“Chinese tourists coming,” the driver said. But the Chinese tourists left with someone else.

We waited in the car for about 30 minutes. I doubted that more tourists would come soon. I didn’t want to waste more time. I offered to pay for the extra two seats—it would only be $15 total.
It seemed a lot of rupees, and it probably was a lot for my fellow backpackers who were traveling for several months and who had to make each dollar count. But I wasn’t traveling for that long, and I could take care of the extra cost just to travel more comfortably and save time.

“I will pay for the two seats, but we leave now, and you take us to Thamel,” I said to the driver.

“Okay, we leave now,” the driver said.

“Guys, when you are 32 like me, you’ll be willing to pay a bit more for extra comfort,” I said, smiling. “When I was your age, I stayed in mixed hostels, and I hardly spent 15 bucks a day. I didn’t care. Now, I still travel cheap, but I do pay a bit more when I need to be comfortable. An older traveler I met when I was younger told me that with age I would change the way I travel, and I didn’t believe him. And now, look at me! I am a ‘fancy’ backpacker.” I laughed, and so did they.

I wished I could be in my early twenties again, when I was more carefree. I wished I could take off for three to six months the way these backpackers did and see the world. That has always been my dream, but I still haven’t been able to do it.

The road was precarious and bumpy. The farther we drove, the happier I was to have paid the extra rupees. It would have taken forever to get to Kathmandu by bus. The scenery was beautiful, and a big contrast to Tibet. The weather was almost tropical, and we were driving along a green river. Rice paddies lined the side of the road. Behind the lush hills, the Himalayan range was still visible in the distance. The white peaks seemed to soar from the sky.
We stopped to eat at a small restaurant on the side of the road.

“Always come here to eat. Breakfast very good,” said the driver.

They served us rice with some spicy vegetables. We hadn’t yet finished when they put more food on our plates.

A Nepali passenger -who was in the jeep with us since our departure from Zangmu- asked me where I was from. From that moment on, he didn’t stop speaking “English”—or what he thought was English. He seemed confident, and I paid close enough attention to follow the conversation. After traveling to so many places, I’ve become an expert at interpreting body language and deciphering what the locals are trying to say.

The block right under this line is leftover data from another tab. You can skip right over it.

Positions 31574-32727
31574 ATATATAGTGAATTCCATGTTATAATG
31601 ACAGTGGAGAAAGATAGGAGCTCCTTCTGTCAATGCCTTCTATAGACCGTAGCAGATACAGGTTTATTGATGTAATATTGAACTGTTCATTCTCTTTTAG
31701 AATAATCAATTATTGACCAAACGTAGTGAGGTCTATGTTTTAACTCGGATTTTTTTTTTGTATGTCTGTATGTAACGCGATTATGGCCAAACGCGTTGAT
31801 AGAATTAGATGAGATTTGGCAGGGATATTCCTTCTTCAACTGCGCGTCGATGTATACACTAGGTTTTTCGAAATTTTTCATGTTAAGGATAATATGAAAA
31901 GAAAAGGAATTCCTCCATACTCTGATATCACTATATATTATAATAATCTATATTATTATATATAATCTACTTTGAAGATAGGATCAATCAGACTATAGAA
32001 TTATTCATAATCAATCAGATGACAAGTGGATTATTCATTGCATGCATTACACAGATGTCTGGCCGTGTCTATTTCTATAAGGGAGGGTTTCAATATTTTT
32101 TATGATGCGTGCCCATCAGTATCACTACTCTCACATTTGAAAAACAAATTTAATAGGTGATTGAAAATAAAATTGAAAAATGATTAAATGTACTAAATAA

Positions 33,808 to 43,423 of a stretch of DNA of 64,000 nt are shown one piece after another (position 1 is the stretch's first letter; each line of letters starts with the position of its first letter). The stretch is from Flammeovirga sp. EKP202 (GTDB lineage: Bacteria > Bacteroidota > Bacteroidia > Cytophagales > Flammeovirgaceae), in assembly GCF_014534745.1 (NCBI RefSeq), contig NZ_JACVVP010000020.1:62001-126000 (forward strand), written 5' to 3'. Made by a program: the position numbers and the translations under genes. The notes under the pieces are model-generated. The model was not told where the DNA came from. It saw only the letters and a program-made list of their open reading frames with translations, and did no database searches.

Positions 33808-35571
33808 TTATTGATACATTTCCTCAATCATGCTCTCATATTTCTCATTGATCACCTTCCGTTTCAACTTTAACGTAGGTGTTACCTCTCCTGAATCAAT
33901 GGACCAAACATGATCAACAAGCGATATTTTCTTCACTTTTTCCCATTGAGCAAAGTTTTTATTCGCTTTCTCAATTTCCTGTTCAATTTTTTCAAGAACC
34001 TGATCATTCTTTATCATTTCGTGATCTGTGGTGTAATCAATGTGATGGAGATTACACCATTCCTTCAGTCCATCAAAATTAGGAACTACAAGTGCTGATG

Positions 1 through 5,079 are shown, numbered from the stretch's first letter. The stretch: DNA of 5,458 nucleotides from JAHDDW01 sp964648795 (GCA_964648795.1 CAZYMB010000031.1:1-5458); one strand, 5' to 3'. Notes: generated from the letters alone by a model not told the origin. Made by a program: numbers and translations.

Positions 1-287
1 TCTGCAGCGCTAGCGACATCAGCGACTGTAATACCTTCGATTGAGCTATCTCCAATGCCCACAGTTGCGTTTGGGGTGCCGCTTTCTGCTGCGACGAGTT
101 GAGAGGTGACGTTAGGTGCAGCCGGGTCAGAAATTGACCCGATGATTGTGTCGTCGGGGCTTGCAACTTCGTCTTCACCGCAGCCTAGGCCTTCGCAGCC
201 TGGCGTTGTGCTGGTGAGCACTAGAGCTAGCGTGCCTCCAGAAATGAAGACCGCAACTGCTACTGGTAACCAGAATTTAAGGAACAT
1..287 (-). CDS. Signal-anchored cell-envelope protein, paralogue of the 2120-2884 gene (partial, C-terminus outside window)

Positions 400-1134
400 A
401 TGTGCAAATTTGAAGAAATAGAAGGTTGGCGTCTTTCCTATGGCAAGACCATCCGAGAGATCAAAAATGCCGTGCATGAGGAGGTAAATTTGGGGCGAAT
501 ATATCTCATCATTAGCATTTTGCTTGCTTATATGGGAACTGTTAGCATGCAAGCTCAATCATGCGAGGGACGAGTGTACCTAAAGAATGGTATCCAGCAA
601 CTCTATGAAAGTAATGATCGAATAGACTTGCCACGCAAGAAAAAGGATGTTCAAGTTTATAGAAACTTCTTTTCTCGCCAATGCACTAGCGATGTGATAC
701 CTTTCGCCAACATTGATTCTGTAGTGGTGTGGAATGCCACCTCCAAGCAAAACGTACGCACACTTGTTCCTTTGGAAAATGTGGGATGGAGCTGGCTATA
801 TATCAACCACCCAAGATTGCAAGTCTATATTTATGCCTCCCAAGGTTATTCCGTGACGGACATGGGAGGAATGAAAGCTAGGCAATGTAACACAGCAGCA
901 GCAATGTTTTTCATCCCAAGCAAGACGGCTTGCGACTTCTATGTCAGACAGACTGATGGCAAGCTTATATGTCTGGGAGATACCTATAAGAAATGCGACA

I had told the Nepali passenger and the driver that I had visited Nepal three years ago and that I loved it. They were giving me advice on where to go and what to do. I understood part of it. They laughed with me, and I laughed with them as we tried to communicate.

We ate together like a big family. Busses packed with people—including passengers and goats on the roofs!—drove by. Women wearing gold jewelry and brightly colored saris looked at us with curiosity as they passed.

I enjoyed the food, but I was enjoying the warm Nepalese welcome even more, and the feeling of freedom that came from being a backpacker without a tour.

Soon, we were back on the road. The city seems to have grown tremendously since the last time I was here. It took us almost one hour to get to the center of the city. The pollution also seems to have worsened.

As we approached Thamel, I recognized its busy and narrow streets where you can find almost anything. This is a backpacker’s Mecca! There are shops, supermarkets, Internet cafes, hotels, hostels, tourist agencies, trekking companies, and camera stores. It is a lively place, and I love to wander around it, so I am spending my last hours in Kathmandu enjoying the vibe of colorful Thamel.